integratedMany organizations have been global for a long time. They had operations and people spread around the world.

However, in an era before easy communications technology and business systems that could coordinate complex global supply chains and other operations, they tended not to be very integrated. National and regional organizations had a lot of autonomy, functions were often subordinate to geography but these were the two major “vertical” dimensions that shaped organizations and people management structures.

Today, global integration is the watchword as economic considerations and the power of systems and communications technologies make it both possible and imperative to break these traditional vertical silos and release the synergies, cost savings and value creation opportunities across a global business.

It all looks great on paper but it inevitably causes tensions between the legacy vertical power structures and the increasingly powerful horizontal structures that drive supply chains, global accounts and more integrated global business functions. These tensions often get played out within some sort of matrix organizational structure with multiple reporting lines and collaboration that crosses functions and geography.

This represents a major change in the way organizations work and a step up in complexity. The reward for being a great company is to grow and operate in more locations; globalization is a result of success and it earns you the right to experience much more complex business problems.

The strategy is clear, structure is now starting to catch up; more quickly in core processes like global accounts where customer demand drives change fastest and central functions like IT where the opportunities are clearest, more slowly in sales where many customers are still local.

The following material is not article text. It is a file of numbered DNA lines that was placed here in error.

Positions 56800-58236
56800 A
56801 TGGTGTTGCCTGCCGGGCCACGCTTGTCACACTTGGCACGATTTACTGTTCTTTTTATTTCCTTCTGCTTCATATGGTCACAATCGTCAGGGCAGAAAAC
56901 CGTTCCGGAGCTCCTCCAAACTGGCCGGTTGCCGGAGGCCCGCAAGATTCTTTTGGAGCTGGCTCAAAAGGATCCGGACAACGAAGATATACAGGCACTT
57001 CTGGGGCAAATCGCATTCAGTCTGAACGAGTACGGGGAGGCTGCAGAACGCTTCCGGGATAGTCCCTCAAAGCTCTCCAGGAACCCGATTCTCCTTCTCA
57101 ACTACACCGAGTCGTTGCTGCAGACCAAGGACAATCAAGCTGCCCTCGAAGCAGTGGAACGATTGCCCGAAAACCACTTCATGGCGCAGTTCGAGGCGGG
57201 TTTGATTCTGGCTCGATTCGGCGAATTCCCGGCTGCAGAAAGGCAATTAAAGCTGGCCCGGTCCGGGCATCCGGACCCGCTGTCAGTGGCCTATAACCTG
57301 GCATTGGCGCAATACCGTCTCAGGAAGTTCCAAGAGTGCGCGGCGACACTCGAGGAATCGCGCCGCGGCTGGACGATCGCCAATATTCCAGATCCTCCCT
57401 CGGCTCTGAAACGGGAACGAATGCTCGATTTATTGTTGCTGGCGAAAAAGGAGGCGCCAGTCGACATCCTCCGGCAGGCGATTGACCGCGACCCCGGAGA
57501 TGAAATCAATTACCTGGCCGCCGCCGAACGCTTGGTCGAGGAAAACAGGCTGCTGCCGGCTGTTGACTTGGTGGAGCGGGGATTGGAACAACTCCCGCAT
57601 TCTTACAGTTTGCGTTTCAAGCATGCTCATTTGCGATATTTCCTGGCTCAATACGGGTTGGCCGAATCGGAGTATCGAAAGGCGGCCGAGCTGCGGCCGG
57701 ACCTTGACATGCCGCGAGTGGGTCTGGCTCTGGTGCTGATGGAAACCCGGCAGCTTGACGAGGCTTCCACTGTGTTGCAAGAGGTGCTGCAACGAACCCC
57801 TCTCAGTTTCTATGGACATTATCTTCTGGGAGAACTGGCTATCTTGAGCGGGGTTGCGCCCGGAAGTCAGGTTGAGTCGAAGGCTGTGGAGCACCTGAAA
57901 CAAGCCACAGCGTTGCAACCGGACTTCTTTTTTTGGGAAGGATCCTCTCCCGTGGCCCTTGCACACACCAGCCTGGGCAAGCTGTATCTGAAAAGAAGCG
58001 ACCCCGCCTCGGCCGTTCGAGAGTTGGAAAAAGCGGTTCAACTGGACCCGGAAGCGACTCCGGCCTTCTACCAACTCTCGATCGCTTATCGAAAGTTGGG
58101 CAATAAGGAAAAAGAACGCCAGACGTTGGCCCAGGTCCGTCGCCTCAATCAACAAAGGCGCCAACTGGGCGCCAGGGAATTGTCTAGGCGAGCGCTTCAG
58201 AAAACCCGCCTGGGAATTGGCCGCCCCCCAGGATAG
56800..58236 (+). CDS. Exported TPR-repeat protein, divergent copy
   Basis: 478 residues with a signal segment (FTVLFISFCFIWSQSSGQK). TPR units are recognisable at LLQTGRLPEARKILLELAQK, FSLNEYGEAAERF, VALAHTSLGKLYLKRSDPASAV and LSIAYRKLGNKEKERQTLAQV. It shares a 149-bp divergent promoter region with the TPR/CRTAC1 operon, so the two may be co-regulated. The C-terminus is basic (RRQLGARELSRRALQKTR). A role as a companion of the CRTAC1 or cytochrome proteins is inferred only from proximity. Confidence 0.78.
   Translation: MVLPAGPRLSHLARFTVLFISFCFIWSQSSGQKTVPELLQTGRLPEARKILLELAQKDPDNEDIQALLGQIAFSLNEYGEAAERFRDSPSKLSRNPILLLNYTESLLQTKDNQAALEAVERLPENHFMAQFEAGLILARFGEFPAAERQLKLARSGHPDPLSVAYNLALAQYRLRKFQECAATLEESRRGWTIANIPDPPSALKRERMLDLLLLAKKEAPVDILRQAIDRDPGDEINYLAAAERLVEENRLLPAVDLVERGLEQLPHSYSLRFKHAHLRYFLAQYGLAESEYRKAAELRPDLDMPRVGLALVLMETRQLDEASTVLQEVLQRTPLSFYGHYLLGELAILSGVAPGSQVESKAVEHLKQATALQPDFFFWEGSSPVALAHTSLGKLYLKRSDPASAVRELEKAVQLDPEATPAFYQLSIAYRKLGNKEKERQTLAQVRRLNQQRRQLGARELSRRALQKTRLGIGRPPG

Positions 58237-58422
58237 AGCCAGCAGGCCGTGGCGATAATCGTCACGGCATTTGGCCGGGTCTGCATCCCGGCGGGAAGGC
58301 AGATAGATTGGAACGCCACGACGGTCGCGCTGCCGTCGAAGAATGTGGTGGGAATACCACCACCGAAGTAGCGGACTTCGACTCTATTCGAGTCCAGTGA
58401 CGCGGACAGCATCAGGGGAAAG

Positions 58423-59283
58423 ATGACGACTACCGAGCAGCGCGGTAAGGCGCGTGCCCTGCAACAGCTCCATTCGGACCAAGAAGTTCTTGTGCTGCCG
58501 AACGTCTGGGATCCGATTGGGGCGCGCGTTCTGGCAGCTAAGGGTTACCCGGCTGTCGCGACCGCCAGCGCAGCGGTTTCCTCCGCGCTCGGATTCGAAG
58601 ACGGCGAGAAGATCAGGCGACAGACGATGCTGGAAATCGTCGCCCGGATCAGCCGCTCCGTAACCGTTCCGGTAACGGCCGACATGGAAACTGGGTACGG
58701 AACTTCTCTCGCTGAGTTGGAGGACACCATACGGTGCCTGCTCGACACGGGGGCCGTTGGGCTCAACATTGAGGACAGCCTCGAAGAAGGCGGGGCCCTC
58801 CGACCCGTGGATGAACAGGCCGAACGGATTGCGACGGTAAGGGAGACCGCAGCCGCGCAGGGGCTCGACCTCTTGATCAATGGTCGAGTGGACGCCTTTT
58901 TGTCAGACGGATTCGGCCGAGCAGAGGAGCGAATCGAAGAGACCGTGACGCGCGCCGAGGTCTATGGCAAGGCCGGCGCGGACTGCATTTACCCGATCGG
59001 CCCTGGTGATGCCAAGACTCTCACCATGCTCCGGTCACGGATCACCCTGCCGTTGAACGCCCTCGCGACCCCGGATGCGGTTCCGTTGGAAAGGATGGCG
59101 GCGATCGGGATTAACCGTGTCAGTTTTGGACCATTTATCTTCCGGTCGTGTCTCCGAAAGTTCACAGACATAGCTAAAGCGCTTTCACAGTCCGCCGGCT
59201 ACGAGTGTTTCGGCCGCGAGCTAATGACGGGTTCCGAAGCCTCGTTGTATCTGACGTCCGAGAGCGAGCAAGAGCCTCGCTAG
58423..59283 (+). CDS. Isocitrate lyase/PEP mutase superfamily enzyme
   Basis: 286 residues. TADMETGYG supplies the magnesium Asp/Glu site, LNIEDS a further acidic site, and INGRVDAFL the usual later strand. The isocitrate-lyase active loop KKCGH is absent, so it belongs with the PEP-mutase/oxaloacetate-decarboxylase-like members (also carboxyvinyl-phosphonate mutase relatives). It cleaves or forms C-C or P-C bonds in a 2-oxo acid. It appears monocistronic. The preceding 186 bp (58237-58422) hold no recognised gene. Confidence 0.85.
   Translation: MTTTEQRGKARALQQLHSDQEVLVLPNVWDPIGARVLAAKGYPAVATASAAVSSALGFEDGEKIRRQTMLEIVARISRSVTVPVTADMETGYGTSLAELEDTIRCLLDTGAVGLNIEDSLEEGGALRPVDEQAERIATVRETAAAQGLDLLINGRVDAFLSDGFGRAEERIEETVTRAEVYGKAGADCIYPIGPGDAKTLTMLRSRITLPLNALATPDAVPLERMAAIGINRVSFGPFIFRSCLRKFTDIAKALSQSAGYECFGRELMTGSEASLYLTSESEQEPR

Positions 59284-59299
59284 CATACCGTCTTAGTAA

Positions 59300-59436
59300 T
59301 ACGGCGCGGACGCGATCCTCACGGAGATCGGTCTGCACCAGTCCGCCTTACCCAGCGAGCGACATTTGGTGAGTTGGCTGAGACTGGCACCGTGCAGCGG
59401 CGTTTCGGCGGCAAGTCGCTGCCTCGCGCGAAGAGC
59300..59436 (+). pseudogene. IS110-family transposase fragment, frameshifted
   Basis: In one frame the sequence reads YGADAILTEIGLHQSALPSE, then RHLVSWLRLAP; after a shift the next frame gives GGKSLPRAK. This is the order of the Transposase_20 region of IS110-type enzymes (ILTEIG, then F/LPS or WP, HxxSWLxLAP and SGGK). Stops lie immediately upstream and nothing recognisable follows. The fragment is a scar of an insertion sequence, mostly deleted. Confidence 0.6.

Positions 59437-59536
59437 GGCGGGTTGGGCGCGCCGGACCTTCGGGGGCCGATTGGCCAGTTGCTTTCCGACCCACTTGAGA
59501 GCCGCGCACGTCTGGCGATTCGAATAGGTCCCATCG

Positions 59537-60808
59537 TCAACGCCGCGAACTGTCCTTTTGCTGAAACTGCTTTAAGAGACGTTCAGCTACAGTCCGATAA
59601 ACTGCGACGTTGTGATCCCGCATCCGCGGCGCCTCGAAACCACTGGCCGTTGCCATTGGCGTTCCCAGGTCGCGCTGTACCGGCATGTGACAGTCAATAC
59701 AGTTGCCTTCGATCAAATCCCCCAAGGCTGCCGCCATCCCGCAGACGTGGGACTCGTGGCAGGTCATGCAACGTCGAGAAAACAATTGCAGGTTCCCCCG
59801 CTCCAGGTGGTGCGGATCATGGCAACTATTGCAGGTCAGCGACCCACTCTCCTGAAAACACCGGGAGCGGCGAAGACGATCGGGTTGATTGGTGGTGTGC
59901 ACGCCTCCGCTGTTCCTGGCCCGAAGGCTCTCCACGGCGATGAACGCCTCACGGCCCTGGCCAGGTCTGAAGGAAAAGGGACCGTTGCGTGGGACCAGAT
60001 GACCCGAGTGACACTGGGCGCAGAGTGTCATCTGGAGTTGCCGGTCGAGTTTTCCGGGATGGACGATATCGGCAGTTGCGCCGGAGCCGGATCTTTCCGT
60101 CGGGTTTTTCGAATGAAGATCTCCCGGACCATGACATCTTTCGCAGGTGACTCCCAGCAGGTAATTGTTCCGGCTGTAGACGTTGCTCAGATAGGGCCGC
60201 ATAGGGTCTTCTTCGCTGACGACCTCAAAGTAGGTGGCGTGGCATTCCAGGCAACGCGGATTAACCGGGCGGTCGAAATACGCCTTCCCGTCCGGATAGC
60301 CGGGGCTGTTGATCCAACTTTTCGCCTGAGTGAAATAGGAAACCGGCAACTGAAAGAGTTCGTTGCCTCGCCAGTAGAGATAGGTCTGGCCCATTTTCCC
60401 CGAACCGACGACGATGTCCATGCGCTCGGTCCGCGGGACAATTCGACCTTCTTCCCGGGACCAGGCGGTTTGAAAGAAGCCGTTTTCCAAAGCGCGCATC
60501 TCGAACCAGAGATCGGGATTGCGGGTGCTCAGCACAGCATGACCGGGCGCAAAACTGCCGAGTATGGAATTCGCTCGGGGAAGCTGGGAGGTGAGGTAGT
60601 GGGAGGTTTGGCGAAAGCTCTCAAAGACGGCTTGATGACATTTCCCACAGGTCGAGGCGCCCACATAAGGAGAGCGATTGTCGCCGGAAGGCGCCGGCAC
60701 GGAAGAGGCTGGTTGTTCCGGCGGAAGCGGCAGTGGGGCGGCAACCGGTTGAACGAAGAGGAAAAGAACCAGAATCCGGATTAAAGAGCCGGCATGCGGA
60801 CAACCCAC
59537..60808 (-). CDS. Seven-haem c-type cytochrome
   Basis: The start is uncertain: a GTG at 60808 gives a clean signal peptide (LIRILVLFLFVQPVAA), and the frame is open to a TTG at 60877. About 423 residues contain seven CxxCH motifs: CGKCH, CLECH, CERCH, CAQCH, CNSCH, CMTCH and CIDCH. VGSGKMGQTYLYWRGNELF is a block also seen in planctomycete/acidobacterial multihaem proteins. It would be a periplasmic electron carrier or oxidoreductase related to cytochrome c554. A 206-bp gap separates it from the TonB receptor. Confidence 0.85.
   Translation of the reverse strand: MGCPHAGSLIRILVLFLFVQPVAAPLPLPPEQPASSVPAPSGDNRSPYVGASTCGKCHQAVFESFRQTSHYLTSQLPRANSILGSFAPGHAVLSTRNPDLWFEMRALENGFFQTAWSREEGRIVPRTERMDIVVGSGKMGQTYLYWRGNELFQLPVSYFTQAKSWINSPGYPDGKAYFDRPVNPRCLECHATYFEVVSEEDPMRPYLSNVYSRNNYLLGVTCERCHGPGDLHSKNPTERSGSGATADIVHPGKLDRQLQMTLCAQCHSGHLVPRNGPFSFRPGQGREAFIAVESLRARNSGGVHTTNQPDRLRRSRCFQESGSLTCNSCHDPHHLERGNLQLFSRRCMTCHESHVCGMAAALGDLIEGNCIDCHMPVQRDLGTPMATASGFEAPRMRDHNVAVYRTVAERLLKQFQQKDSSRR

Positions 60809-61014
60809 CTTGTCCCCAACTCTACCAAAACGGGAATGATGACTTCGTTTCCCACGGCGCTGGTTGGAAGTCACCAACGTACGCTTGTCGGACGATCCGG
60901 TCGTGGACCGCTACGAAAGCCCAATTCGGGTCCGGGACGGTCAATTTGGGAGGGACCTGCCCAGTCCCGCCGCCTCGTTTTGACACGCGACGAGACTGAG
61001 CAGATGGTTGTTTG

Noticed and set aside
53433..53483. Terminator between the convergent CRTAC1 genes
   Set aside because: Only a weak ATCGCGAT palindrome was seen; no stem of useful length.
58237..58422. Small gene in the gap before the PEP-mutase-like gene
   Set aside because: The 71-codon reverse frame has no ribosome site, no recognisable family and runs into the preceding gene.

Global systems alignment is big business with SAP, Oracle or Microsoft ERP and systems projects costing tens or hundreds of millions of dollars and taking 5 years or more for a large global organization.

However people systems also need to catch up. Goal setting, appraisal, metrics and career development need to take account of both the vertical and horizontal integration of the business. There is often a time lag when the old legacy systems obstruct successful integration.

And finally skills and people. We need to manage the change, build the skills and also transform our ways of working.

Skills training is part of it but it is also about transforming and embedding change in the way we collaborate, develop people and carry out the daily transactions of global working from meetings to travel and involvement and how we make decisions. Changing the way people work on a global scale is much more difficult than running a global systems project but is often initially neglected in the prices of becoming a globally integrated organization.

It’s likely that skills and the ability to manage change in ways of working will be the ultimate constraint on how quickly we can develop a truly integrated global organization.

To find out more about how we can help you manage the change, build skills and embed new ways of working please contact us.

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About the author:

Kevan Hall Kevan Hall is a CEO, author, speaker and trainer in matrix management, virtual teams and global working. He is the author of "Speed Lead - faster, simpler ways to manage people, projects and teams in complex companies, "Making the Matrix work - how matrix managers engage people and cut through complexity", and the "Life in a Matrix" podcasts, videos, cartoons and blog. He is CEO and founder of Global Integration. Company profile: .

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